To illustrate, consider the rigmarole of booking a holiday. Today, we’re much more likely to be independent travellers, purchasing our flights, booking our hotels, and arranging airport transfers with a portfolio of operators, and managing the synchronisation of our itineraries ourselves. The industry even has a term for it: Fully Independent Travellers (FITs).
FITs willingly take on the heavy lifting of scrolling through pages and pages of results to check availability, reading restaurant reviews, and comparing hire car prices, before packaging them up into a bespoke holiday for themselves. However, if one element of the holiday runs into trouble, for instance flights need to change, then like holiday Jenga, everything falls apart. The independent traveller must start again and rebuild the plan to rebook the elements.
ACI solves that issue by ostensibly becoming a Virtual Travel Agent. Its skill lies in understanding the linkages between a seemingly disparate set of tasks, and not only is able to perform a deep dive on hotel prices, like a Narrow AI, but also collate and align results of different, external tasks found elsewhere, for instance tickets for tourist attractions and, totally separately, restaurants nearby.
Whilst some package tours still comprise all-inclusive end-to-end experiences, the ability to customise might be restricted. But an ACI could potentially be free to curate a package using the widest selection of disparate options surfaced on the ‘open web’, presenting them back in one unified dashboard. Crucially, when one element of the holiday changes, a Travel ACI would be able to adjust and realign all the pieces of the trip to get it back on track, even though they appear to the AI as independent variables.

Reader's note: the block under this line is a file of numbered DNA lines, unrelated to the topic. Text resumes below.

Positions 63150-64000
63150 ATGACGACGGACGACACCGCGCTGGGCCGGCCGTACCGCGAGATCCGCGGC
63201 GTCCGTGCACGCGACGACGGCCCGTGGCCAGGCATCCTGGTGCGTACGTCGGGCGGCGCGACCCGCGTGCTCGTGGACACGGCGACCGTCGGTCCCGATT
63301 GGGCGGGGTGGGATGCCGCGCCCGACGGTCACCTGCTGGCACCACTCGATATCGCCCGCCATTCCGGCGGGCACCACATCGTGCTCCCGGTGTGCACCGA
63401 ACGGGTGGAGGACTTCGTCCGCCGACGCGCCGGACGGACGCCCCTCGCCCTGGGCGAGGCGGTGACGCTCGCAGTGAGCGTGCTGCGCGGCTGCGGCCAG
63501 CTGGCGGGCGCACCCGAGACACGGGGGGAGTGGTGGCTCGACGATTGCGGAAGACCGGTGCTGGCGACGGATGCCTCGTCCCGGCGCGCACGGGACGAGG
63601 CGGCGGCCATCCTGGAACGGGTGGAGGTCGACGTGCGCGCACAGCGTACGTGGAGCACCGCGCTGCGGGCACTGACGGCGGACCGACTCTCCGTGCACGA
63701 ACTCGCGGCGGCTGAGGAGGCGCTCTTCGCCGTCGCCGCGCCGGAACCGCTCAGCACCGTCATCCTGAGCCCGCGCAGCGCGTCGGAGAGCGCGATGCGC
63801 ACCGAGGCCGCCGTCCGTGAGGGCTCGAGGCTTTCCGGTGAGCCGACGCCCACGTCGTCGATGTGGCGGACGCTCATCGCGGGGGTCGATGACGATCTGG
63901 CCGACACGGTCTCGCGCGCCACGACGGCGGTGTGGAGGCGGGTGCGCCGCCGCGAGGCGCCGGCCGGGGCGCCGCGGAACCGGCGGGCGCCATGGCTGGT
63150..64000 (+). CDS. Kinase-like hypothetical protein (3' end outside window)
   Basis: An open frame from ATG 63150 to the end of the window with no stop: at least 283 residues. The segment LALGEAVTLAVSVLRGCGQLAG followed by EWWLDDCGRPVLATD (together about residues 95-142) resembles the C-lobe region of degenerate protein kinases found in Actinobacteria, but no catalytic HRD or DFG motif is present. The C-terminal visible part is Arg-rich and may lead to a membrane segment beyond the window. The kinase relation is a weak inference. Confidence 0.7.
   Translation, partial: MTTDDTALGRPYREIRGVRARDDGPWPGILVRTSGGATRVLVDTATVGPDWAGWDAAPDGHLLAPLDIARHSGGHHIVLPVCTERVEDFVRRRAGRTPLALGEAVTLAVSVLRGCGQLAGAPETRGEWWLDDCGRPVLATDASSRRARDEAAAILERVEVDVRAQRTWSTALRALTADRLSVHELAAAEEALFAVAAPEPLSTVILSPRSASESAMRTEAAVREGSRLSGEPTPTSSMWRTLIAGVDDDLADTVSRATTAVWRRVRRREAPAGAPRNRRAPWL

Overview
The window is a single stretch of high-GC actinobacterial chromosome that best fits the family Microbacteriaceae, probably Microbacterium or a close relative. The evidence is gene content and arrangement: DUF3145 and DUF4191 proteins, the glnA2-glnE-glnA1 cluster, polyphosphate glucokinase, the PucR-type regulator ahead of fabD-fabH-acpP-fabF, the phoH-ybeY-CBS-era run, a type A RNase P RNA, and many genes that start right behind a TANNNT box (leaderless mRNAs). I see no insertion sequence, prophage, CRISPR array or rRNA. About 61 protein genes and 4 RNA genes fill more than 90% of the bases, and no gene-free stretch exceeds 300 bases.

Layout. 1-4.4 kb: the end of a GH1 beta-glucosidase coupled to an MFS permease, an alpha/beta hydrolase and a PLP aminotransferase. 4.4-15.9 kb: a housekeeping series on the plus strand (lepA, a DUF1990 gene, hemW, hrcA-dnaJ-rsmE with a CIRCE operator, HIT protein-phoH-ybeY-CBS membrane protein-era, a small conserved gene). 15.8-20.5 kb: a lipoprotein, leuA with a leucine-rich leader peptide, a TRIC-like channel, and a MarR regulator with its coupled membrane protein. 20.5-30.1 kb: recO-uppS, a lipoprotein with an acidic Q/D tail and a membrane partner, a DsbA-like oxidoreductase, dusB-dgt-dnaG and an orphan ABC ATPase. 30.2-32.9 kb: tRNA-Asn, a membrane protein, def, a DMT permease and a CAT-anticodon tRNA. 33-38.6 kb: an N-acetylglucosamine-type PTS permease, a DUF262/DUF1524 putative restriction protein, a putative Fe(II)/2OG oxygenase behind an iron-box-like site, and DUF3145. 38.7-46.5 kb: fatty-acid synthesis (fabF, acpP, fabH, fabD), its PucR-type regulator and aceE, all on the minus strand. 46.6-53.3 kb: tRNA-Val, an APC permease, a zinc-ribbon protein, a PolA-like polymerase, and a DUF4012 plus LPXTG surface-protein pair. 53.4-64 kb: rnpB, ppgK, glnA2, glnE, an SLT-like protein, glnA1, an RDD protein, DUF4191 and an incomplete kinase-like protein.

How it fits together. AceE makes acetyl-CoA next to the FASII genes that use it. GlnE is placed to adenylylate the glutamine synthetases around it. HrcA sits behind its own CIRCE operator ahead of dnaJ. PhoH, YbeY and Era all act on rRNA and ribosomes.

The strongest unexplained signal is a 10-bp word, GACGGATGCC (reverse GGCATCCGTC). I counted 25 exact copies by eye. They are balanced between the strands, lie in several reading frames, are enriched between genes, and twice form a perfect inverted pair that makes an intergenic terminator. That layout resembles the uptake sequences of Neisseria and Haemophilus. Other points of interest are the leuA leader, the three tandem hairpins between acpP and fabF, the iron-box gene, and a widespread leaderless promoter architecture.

Health appointments, buying cars, reclaiming our time
Extrapolating out to a wider application, branded ACIs could become a powerful tool for businesses looking to provide end-to-end services that ordinarily might require advanced coordination between different elements of the business, or indeed, external partners working as subcontractors. In short, it’s a way of turning your brand into a “one-stop-shop”.
To illustrate, we’ve already mentioned travel as an example. Health and beauty might be another, with appointments and treatments arranged and synchronised and aligned. Events might be another instance, with an ACI coordinating venue hire, arrival of the delivery trucks, catering set-up and soundchecks.
Purchasing a car might be further application, unifying the experience of searching, test-driving, purchasing, insuring, and servicing. Of course, some brands offer these services digitally now, but ACI would enable a whole new turbo-charged level of coordination and frictionless-ness.
The learning here is that consumers are often flicking between tabs on Chrome trying to line up the independent elements of their plan.
Because the value is in the savings they make and the tailored nature of the solution, they give up their time in exchange for a better overall result, rather than plump for an inflexible off-the-shelf solution.
But if a consumer could reclaim their time AND have a bespoke experience, product, or service, with just a few inputs at the front of the process and be digitally chaperoned throughout to track the progression and respond to changes, then this may be a more appealing prospect. Brands would effectively become more like service providers.
This is what ACI may be able to deliver. And this is why brands should find out more.
Phil Rowley is head of futures at Omnicom Media Group UK and the author of Hit the Switch: the Future of Sustainable Business. He writes a monthly column for The Media Leader about the future of media.